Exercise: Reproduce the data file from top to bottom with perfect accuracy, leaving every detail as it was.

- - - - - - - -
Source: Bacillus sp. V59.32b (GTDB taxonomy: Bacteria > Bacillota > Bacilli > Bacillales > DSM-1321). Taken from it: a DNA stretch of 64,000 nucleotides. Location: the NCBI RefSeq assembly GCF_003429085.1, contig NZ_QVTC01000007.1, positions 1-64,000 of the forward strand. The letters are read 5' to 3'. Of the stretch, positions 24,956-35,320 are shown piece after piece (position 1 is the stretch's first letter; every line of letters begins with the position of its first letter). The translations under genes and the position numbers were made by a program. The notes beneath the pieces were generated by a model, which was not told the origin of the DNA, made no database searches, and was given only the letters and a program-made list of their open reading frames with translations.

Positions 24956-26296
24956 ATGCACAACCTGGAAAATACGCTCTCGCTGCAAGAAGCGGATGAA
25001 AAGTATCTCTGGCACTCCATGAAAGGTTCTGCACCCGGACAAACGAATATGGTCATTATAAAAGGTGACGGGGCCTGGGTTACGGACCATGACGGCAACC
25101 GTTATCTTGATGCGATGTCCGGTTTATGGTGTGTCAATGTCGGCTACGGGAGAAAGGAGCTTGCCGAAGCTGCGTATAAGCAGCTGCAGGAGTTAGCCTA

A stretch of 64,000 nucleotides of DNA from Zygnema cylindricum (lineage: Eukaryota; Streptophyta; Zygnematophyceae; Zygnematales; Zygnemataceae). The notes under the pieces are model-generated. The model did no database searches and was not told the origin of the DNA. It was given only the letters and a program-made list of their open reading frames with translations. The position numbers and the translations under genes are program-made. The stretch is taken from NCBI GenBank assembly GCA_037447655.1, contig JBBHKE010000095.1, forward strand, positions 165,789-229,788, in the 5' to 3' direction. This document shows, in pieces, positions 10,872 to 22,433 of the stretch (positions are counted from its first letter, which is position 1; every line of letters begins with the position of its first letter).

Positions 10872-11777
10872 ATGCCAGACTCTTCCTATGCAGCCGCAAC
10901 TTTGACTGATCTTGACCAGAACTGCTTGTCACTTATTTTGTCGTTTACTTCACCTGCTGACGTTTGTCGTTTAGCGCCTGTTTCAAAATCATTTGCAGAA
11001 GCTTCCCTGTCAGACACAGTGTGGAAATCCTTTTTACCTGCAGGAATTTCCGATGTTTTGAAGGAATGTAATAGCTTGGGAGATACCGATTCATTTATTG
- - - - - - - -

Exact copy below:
Source: Bacillus sp. V59.32b (GTDB taxonomy: Bacteria > Bacillota > Bacilli > Bacillales > DSM-1321). Taken from it: a DNA stretch of 64,000 nucleotides. Location: the NCBI RefSeq assembly GCF_003429085.1, contig NZ_QVTC01000007.1, positions 1-64,000 of the forward strand. The letters are read 5' to 3'. Of the stretch, positions 24,956-35,320 are shown piece after piece (position 1 is the stretch's first letter; every line of letters begins with the position of its first letter). The translations under genes and the position numbers were made by a program. The notes beneath the pieces were generated by a model, which was not told the origin of the DNA, made no database searches, and was given only the letters and a program-made list of their open reading frames with translations.

Positions 24956-26296
24956 ATGCACAACCTGGAAAATACGCTCTCGCTGCAAGAAGCGGATGAA
25001 AAGTATCTCTGGCACTCCATGAAAGGTTCTGCACCCGGACAAACGAATATGGTCATTATAAAAGGTGACGGGGCCTGGGTTACGGACCATGACGGCAACC
25101 GTTATCTTGATGCGATGTCCGGTTTATGGTGTGTCAATGTCGGCTACGGGAGAAAGGAGCTTGCCGAAGCTGCGTATAAGCAGCTGCAGGAGTTAGCCTA

A stretch of 64,000 nucleotides of DNA from Zygnema cylindricum (lineage: Eukaryota; Streptophyta; Zygnematophyceae; Zygnematales; Zygnemataceae). The notes under the pieces are model-generated. The model did no database searches and was not told the origin of the DNA. It was given only the letters and a program-made list of their open reading frames with translations. The position numbers and the translations under genes are program-made. The stretch is taken from NCBI GenBank assembly GCA_037447655.1, contig JBBHKE010000095.1, forward strand, positions 165,789-229,788, in the 5' to 3' direction. This document shows, in pieces, positions 10,872 to 22,433 of the stretch (positions are counted from its first letter, which is position 1; every line of letters begins with the position of its first letter).

Positions 10872-11777
10872 ATGCCAGACTCTTCCTATGCAGCCGCAAC
10901 TTTGACTGATCTTGACCAGAACTGCTTGTCACTTATTTTGTCGTTTACTTCACCTGCTGACGTTTGTCGTTTAGCGCCTGTTTCAAAATCATTTGCAGAA
11001 GCTTCCCTGTCAGACACAGTGTGGAAATCCTTTTTACCTGCAGGAATTTCCGATGTTTTGAAGGAATGTAATAGCTTGGGAGATACCGATTCATTTATTG